Browse Prior Art Database

Common DNS Implementation Errors and Suggested Fixes (RFC1536)

IP.com Disclosure Number: IPCOM000002367D
Original Publication Date: 1993-Oct-01
Included in the Prior Art Database: 2019-Feb-13
Document File: 12 page(s) / 17K

Publishing Venue

Internet Society Requests For Comment (RFCs)

Related People

A. Kumar: AUTHOR [+4]

Related Documents

10.17487/RFC1536: DOI

Abstract

This memo describes common errors seen in DNS implementations and suggests some fixes. This memo provides information for the Internet community. It does not specify an Internet standard.

This text was extracted from a PDF file.
This is the abbreviated version, containing approximately 15% of the total text.

Network Working Group A. Kumar Request for Comments: 1536 J. Postel Category: Informational C. Neuman ISI P. Danzig S. Miller USC October 1993

Common DNS Implementation Errors and Suggested Fixes

Status of this Memo

This memo provides information for the Internet community. It does not specify an Internet standard. Distribution of this memo is unlimited.

Abstract

This memo describes common errors seen in DNS implementations and suggests some fixes. Where applicable, violations of recommendations from STD 13, RFC 1034 and STD 13, RFC 1035 are mentioned. The memo also describes, where relevant, the algorithms followed in BIND (versions 4.8.3 and 4.9 which the authors referred to) to serve as an example.

Introduction

The last few years have seen, virtually, an explosion of DNS traffic on the NSFnet backbone. Various DNS implementations and various versions of these implementations interact with each other, producing huge amounts of unnecessary traffic. Attempts are being made by researchers all over the internet, to document the nature of these interactions, the symptomatic traffic patterns and to devise remedies for the sick pieces of software.

This draft is an attempt to document fixes for known DNS problems so people know what problems to watch out for and how to repair broken software.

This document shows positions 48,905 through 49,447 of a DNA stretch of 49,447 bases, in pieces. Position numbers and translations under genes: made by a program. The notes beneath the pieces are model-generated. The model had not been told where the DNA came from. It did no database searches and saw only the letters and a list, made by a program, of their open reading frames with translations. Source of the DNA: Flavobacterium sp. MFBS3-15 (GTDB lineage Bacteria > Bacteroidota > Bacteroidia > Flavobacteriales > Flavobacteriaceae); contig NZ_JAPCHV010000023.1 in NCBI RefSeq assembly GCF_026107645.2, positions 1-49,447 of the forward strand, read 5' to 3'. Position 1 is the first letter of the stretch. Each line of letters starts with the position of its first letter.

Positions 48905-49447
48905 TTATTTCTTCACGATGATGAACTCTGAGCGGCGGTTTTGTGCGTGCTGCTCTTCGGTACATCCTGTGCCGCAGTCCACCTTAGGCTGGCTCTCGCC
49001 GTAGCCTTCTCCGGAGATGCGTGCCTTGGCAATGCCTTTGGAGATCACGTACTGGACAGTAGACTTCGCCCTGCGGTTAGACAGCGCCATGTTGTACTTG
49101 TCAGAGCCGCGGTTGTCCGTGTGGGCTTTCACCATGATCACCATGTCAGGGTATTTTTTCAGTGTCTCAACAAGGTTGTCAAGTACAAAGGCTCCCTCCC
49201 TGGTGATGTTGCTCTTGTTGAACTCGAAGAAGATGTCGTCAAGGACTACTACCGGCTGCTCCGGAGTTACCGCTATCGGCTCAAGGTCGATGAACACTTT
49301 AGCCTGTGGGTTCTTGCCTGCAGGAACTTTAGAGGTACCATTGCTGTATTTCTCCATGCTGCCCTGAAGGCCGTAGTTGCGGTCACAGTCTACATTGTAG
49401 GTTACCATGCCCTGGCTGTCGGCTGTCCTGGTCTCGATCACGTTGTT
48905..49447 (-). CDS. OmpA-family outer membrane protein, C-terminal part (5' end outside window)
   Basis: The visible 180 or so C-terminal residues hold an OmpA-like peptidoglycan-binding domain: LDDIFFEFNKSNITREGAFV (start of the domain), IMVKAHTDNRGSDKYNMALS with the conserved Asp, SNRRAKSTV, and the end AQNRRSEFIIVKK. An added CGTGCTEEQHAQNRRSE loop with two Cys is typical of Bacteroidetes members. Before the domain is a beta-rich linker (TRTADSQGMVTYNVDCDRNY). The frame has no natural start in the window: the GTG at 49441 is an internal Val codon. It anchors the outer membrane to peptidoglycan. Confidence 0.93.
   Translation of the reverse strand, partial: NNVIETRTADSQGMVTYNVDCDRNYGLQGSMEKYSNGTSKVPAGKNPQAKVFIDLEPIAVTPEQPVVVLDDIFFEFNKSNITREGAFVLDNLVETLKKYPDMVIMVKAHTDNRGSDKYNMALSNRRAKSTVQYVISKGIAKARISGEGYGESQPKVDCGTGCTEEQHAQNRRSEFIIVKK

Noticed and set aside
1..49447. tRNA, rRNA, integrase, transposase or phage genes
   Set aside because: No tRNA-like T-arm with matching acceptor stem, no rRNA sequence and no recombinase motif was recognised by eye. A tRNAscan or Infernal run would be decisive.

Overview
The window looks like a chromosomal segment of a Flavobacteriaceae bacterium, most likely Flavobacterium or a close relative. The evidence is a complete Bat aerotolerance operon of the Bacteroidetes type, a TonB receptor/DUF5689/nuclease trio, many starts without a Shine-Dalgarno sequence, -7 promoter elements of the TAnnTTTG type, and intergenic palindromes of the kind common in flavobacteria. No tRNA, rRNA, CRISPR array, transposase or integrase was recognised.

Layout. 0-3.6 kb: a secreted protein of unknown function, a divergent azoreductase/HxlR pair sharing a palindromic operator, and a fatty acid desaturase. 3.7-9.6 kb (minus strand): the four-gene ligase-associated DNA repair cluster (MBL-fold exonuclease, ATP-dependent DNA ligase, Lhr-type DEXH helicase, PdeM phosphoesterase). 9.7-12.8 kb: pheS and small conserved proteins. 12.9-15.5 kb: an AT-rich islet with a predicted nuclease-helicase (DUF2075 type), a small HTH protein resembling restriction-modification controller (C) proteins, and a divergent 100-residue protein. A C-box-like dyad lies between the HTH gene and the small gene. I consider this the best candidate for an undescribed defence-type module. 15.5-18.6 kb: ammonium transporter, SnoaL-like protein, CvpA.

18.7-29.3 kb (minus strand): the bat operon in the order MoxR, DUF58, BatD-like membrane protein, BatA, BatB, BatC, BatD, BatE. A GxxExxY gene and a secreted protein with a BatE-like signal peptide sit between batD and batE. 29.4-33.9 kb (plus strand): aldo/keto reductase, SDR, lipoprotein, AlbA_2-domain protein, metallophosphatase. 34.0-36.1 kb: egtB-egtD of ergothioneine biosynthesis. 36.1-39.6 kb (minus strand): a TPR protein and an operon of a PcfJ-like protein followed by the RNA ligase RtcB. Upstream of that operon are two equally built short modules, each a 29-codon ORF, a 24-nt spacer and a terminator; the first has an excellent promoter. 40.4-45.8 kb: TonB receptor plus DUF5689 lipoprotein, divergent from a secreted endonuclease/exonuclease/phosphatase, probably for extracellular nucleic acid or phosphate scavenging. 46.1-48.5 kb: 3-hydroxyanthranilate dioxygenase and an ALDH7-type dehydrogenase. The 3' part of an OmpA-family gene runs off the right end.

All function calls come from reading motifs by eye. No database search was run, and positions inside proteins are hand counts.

1. Fast Retransmissions

DNS implements the classic request-response scheme of client-server interaction. UDP is, therefore, the chosen protocol for communication though TCP is used for zone transfers. The onus of requerying in case no response is seen in a "reasonable" period of time, lies with the client. Although RFC 1034 and 1035 do not recommend any

Kumar, Postel, Neuman, Danzig & Miller [Page 1]

RFC 1536 Common DNS Implementation Errors October 1993

retransmission policy, RFC 1035 does recommend that the resolvers should cycle through a list of servers. Both name servers and stub resolvers should, therefore, implement some kind of a retransmission policy based on round trip time estimates of the name servers. The client should back-off exponentially, probably to a maximum timeout value.

However, clients might not implement either of the two. They might not wait a sufficient amount of time before retransmitting or they might not back-off their inter-query times sufficiently.

Thus, what the server would see will be a series of queries from the same querying entity, spaced very close together. Of course, a correctly implemented server discards all duplicate queries but the queries contribute to wide-area traffic, nevertheless.

We classify a retransmission of a query as a pure Fast retry timeout problem when a series of query packets meet the following conditions.

a. Query packets are seen within a time less than a "reasonable waiting period" of each other.

b. No response to the original query was seen i.e., we see two or more queries, back to back.

c. The query packets share the same query identifier.

d. The server eventually responds to the query.

A GOOD IM...

Processing...
Loading...